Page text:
Have you seen the ads for the air freshener Febreze? The ads suggest that we are “nose blind” to some of the smells in our own homes. That is, we don’t notice any ordinary smells in our homes, but other people do. Have you ever been away on vacation then come home and noticed a scent in your home you didn’t notice before? I have, so I wondered if the Febreze ads were correct and that nose blindness is a real phenomenon, and apparently it is.
Pamela Dalton has been studying nose blindness for more than 20 years. She is a cognitive psychologist with the Monell Chemical Senses Center and she has an explanation for why we go nose blind.
According to Dalton, when you introduce a new scent into your home, your odor receptors pick up the new odorant molecules and send the information to your brain’s olfactory bulb which is part of the limbic system. If the scent is understood by the brain to not be dangerous, such as a pleasant scent as opposed to a “dangerous” scent such as a fire or rotting meat, then the nose receptors shut off. When the nose receptors shut off, the scent becomes less intense. The theory about this is that the scent is not dangerous so the brain does not need to pay attention to it. After a while you become less and less aware of the non-dangerous scents in your own home. The theory continues that this would allow you to more easily pick up on a dangerous scent if you needed to, like a bleach spill, a toaster fire, or rotting food.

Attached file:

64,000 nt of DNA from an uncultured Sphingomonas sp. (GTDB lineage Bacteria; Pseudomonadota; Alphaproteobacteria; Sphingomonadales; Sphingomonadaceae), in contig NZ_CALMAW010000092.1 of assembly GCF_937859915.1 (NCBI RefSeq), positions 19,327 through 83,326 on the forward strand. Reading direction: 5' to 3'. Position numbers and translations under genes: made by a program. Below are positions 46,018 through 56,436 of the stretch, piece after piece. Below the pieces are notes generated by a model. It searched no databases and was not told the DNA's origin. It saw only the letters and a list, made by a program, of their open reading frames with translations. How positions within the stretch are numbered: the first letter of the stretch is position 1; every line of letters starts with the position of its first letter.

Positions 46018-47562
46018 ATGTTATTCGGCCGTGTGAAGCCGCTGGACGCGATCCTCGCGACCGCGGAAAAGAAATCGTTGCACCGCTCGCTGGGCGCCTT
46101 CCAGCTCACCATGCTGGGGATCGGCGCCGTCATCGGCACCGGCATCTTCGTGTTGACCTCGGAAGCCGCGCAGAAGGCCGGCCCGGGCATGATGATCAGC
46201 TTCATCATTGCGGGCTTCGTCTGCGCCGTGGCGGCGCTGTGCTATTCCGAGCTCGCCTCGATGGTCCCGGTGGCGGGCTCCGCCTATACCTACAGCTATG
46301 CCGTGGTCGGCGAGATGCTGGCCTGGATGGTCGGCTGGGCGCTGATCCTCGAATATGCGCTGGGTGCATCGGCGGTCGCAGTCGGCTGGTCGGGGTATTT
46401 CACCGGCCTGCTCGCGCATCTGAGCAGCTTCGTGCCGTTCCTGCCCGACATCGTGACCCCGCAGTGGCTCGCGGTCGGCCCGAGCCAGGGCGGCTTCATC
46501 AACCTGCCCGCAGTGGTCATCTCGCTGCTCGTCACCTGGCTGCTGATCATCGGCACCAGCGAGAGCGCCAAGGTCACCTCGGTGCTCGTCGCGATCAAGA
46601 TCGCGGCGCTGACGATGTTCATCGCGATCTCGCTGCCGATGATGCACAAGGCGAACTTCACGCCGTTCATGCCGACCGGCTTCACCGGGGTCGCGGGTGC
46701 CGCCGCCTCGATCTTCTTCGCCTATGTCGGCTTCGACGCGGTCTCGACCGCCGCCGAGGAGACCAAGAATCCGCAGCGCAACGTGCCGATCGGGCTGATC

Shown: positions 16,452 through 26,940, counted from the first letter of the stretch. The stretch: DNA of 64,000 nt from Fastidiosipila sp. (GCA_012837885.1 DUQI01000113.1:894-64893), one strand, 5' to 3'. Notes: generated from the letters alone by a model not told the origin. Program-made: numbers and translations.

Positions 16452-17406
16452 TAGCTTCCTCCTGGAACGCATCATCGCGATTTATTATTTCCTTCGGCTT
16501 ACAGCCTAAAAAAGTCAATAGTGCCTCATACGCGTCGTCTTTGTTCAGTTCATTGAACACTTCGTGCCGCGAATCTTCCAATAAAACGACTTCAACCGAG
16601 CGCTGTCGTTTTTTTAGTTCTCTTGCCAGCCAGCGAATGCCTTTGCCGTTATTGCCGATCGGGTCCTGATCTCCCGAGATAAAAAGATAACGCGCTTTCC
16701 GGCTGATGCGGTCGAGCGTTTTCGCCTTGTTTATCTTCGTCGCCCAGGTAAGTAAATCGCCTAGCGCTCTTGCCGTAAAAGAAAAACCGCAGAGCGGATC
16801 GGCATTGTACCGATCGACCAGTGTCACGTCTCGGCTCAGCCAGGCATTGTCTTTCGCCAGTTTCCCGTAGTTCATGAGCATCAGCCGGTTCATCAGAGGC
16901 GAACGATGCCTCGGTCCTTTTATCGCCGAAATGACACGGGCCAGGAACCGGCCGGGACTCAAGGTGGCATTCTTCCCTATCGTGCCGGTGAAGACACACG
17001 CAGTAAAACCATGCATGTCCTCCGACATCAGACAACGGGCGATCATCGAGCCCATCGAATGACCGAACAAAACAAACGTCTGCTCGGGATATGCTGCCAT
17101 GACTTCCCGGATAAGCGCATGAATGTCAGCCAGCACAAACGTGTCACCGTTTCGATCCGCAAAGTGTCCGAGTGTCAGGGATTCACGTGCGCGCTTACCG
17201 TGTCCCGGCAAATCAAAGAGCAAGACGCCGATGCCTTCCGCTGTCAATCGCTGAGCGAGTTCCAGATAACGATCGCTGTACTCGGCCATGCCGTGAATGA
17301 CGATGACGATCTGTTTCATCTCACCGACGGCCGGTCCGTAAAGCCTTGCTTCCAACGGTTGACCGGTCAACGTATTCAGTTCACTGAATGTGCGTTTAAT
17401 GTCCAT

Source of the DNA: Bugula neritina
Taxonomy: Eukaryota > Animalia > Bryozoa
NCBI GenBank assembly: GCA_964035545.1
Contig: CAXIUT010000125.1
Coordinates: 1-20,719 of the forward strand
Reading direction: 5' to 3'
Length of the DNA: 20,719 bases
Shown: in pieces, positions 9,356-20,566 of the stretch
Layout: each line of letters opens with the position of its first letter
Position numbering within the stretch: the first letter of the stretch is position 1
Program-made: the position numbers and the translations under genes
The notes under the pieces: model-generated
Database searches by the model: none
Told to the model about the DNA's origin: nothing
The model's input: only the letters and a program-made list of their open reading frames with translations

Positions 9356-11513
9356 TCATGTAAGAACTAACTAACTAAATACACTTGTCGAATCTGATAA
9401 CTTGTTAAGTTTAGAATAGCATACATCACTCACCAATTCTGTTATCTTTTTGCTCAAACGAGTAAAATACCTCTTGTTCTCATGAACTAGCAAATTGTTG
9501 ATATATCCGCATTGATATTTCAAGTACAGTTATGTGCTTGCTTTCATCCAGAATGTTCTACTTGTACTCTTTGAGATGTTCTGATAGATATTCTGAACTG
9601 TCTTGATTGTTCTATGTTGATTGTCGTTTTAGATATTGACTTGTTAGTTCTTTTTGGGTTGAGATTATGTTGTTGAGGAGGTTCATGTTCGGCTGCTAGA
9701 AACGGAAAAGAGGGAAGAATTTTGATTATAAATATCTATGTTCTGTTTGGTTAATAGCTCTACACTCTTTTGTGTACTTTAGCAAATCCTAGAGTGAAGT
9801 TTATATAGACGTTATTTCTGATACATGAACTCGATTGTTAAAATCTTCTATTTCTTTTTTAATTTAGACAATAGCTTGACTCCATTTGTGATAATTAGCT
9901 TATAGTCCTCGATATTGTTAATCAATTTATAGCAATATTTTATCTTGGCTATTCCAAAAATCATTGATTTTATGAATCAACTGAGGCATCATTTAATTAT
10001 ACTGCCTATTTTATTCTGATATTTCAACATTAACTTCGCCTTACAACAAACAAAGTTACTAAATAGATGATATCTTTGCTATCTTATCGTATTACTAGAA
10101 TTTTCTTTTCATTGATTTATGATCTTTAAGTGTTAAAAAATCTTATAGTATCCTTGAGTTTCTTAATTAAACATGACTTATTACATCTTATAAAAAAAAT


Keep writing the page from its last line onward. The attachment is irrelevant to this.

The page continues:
Dalton explains that hearing is the closest sense we have to smell that mimics how we can go nose blind. For example, those that live near a train track will eventually become accustomed to the sound of the train and not notice it anymore. That is because the brain perceives the sound as not being a threat. This is known as sensory adaptation and part of how humans adapted to their environments for survival.
There are ways to overcome nose blindness. One is to exercise vigorously. This increases blood flow and helps the nose pick up on familiar smells once again. Another way is to worry more about smells. This fear regarding a smell will interfere with the sensory adaptation of smell.
So if you want to know what your house, apartment or dorm room really smells like, you can: go away for a week, go do some exercise, or start to worry about the smell. When you finally figure out what your living area actually smells like to everyone else, and if it is disagreeable, you can succumb to the marketing of Febreze. How genius to market their product in such a new way! It’s not so your environment smells better for you and your family, it’s to save you and your family from the embarrassment of having a smelly home!